RELEASE: REMBRANDT, DÜRER & BLAKE Lead Old Master Prints at Christie’s London in December

For the sixth consecutive year, Christie’s will hold an annual auction of Old Master Prints; representing the only sale at an international auction house dedicated to this venerable collecting field.


For the sixth consecutive year, Christie’s will hold an annual auction of Old Master Prints; representing the only sale at an international auction house dedicated to this venerable collecting field.  To coincide with the sales of Old Master Paintings, the auction will take place at King Street on Thursday, 6 December. On offer will be fine and important prints by the great masters of the medium, such as Albrecht Dürer, Rembrandt, and Goya, as well as rare works by some of the more arcane figures of printmaking, such as Urs Graf, Augustin Hirschvogel and Giovanni Battista de Cavalieri. Showcasing ninety-six lots, this sale provides exceptional buying opportunities for established and new collectors, with estimates ranging from £2,000 up to £100,000.

Leading the sale is one of the great oddities in the history of European printmaking: Enoch (estimate: £100,000 – 150,000, illustrated above), the only lithograph by the English poet, artist and mystic William Blake (1757-1827), created in 1806/1807. In his characteristically idiosyncratic way, Blake did not simply adopt this newly invented printing technique, but developed his own somewhat complicated method, which is described in the manuscript on the reverse of this impression. The result of his experimentation is visually appealing, yet must have proved unpractical – only four impressions have survived and the present one may well be the last ever to come to the market.

The auction is largely made up of a fine selection of over forty prints by Rembrandt, led by one of his most atmospheric landscape prints, the Landscape with three gabled Cottages beside a Road (estimate: £50,000 – 70,000, illustrated right). The impression offered encapsulates all the factors that make a great Old Master Print:  fine printing quality, very good condition and excellent provenance.  The print comes from the Rosenwald Collection, the majority of which forms the core of the print holdings of the National Gallery of Washington. Other highlights from Rembrandt’s printed oeuvre include some fine and very intimate portraits of family and friends, such as The Artist’s Mother seated at a Table, looking right (estimate:£12,000 – 18,000),  a self-portrait with his wife, the famous Self-Portrait with Saskia (estimate: £20,000 – 30,000) and Ephraim Bonus, Jewish Physician (estimate: £30,000 – 50,000, illustrated left). The whimsical little Sheet with two Studies: A tree and the upper Part of the Head of the Artist is a nearly unobtainable rarity (estimate: £20,000 – 30,000).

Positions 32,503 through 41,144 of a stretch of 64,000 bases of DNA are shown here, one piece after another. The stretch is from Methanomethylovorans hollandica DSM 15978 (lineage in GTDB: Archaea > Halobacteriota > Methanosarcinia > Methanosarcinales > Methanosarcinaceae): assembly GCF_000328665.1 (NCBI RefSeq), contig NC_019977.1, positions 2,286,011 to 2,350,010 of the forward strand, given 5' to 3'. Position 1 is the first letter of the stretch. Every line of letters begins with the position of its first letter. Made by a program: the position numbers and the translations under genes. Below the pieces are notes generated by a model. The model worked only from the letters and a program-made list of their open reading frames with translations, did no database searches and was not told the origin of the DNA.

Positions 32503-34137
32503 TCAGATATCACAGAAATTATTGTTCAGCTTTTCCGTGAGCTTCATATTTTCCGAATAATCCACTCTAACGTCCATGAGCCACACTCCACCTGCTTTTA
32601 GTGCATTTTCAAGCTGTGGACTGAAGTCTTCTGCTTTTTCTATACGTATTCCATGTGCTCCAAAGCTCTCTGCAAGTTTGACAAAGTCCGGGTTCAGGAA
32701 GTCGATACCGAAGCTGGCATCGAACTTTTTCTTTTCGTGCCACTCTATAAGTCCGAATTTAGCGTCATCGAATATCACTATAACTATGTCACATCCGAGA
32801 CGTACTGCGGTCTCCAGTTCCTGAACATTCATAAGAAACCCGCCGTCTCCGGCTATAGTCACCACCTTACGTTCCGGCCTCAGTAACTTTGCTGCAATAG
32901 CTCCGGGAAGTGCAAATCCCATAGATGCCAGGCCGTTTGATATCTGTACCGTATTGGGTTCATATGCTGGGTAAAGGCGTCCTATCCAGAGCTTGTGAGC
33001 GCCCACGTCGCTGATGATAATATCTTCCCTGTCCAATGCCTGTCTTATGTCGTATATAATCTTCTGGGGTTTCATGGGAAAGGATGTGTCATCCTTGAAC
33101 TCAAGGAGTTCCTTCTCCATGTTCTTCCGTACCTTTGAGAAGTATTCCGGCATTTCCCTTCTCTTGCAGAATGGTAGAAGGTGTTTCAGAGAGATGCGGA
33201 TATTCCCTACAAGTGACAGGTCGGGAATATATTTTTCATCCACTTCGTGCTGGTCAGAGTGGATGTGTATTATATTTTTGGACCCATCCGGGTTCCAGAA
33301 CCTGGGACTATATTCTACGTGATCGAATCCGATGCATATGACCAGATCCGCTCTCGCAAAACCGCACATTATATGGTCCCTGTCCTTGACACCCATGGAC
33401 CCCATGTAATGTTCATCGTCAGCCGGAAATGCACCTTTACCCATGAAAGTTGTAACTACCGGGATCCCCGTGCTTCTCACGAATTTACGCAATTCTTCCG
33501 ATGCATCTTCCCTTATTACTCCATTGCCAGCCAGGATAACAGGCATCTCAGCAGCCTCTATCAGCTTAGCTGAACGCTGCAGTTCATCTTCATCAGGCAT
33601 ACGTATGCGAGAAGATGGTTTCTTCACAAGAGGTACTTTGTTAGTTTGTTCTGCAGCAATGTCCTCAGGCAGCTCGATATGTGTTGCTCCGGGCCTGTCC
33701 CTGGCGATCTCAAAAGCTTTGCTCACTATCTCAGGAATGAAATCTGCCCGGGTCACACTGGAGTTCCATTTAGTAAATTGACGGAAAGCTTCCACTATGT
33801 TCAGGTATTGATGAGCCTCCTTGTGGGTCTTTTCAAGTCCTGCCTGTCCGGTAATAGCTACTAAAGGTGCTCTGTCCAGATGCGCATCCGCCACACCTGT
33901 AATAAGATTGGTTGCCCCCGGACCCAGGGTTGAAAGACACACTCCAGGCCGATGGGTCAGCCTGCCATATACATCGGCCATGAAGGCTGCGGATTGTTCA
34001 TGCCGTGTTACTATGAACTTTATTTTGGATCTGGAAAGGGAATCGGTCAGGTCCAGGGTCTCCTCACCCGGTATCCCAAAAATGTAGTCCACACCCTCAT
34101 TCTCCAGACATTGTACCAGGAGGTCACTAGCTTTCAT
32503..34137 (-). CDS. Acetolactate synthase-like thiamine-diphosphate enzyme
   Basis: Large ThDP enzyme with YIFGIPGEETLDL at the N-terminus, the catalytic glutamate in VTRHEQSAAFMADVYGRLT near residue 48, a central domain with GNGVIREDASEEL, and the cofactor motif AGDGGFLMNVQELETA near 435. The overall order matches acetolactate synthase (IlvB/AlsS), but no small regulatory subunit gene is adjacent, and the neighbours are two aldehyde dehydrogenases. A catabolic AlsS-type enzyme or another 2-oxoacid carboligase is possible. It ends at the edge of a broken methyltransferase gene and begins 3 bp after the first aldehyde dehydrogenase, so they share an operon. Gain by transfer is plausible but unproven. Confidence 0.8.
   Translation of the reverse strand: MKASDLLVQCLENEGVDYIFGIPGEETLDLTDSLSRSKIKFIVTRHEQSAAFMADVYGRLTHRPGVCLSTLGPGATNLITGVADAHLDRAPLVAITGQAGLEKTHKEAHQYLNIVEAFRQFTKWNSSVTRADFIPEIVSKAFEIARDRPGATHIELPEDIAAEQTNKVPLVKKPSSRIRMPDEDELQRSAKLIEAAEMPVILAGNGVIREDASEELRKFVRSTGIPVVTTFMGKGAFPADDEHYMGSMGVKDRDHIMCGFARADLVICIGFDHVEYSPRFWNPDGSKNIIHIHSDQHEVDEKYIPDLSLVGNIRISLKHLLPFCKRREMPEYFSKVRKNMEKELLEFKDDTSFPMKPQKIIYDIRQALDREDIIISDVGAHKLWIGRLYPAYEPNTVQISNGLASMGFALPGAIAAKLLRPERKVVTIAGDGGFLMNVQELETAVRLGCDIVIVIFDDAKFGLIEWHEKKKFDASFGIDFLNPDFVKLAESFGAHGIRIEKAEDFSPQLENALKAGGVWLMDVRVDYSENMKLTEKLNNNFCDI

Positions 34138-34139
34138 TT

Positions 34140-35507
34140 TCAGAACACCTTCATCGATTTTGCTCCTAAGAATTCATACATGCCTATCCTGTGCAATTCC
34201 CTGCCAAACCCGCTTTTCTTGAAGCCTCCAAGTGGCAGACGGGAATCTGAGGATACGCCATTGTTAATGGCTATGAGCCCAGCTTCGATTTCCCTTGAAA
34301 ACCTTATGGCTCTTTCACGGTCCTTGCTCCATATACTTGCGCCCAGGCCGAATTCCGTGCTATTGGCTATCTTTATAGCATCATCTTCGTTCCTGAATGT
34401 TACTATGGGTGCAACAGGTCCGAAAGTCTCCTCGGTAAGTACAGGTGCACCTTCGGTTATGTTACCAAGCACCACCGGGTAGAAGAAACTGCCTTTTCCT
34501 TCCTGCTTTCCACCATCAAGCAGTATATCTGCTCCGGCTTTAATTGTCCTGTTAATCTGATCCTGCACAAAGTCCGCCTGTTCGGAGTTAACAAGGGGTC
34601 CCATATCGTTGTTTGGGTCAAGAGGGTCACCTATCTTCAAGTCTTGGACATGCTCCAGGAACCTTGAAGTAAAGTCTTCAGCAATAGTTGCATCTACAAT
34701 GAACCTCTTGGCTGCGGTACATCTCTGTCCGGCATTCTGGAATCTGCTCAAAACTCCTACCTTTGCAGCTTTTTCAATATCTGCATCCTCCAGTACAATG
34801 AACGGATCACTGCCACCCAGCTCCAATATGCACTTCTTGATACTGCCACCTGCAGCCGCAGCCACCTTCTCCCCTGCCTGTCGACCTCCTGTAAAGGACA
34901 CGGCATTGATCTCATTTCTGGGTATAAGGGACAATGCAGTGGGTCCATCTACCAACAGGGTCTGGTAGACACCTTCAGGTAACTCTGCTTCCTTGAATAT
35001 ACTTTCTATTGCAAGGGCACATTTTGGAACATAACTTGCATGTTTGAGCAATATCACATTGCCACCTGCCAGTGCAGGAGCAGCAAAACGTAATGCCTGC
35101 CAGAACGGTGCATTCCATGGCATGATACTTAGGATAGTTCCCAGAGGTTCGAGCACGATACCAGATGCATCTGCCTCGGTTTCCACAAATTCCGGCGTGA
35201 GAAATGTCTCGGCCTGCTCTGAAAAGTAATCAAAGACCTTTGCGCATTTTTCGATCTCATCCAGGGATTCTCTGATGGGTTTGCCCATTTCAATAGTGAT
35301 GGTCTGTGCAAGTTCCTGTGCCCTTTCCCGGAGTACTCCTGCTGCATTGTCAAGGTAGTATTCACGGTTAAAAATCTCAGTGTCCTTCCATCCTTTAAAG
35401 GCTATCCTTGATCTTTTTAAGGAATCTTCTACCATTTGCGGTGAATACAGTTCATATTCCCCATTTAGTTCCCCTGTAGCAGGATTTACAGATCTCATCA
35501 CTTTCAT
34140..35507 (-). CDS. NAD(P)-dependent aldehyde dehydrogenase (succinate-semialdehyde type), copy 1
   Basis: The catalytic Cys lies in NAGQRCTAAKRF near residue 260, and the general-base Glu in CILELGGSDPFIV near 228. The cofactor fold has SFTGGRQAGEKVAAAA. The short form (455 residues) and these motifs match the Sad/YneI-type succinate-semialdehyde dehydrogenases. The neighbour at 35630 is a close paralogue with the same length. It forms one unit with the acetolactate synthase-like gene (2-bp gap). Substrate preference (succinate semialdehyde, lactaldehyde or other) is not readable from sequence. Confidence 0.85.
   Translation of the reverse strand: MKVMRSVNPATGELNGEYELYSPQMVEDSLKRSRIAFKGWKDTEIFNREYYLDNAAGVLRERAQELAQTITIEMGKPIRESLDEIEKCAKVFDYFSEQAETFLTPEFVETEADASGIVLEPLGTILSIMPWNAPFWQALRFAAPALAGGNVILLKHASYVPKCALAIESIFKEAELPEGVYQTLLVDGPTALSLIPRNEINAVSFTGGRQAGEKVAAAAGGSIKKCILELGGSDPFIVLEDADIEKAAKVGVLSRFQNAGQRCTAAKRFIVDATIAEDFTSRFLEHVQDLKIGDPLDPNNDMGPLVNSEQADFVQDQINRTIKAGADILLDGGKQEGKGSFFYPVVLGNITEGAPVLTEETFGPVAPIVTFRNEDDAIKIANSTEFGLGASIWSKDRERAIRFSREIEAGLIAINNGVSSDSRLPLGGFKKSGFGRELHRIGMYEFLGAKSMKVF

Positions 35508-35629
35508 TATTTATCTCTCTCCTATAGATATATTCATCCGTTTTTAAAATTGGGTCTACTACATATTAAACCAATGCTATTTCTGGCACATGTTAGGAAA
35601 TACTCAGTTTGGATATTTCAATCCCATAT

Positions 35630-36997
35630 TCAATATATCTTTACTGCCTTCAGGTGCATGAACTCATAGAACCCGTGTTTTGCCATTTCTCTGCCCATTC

Albrecht Dürer, the foremost printmaker of the Renaissance, is best represented in the sale with three famous works. The largest of all Dürer’s engravings, Saint Eustace, his great early tour-de-force of around 1501 (estimate: £80,000 – 120,000, illustrated right), and Adam and Eve, 1504 (estimate: £50,000 – 70,000), both admired for their abundant and meticulous depiction of the natural world; and the most celebrated woodcut from his Apocalypse-series, The Four Horsemen (estimate: £20,000 – 30,000), a masterpiece in the rendition of movement and speed.

Unusually, the generation of artists after Dürer is best represented by Augustin Hirschvogel, whose prints hardly ever appear on the market - this sale offers the rare opportunity to acquire not just one but several of his highly sought-after landscape prints with estimates ranging between £3,000 and £7,000).

Hirschvogel is the first printmaker to exclusively use the then new technique of etching and one of the first to create prints of landscapes and buildings without any religious or allegorical content (illustrations below).

The sale includes other rarities such as the large engraving of the The Massacre of the Innocents by Giovanni Battista de Cavalieri from 1561 after a now lost painting by Francesco Salviati (estimate: £5,000 – 7,000) and a set of playing cards by Stefano della Bella, the Jeu de la Mythologie (estimate: £8,000 – 12,000), devised by Cardinal Mazarin for the education of King Louis XIV of France, when still a child. 

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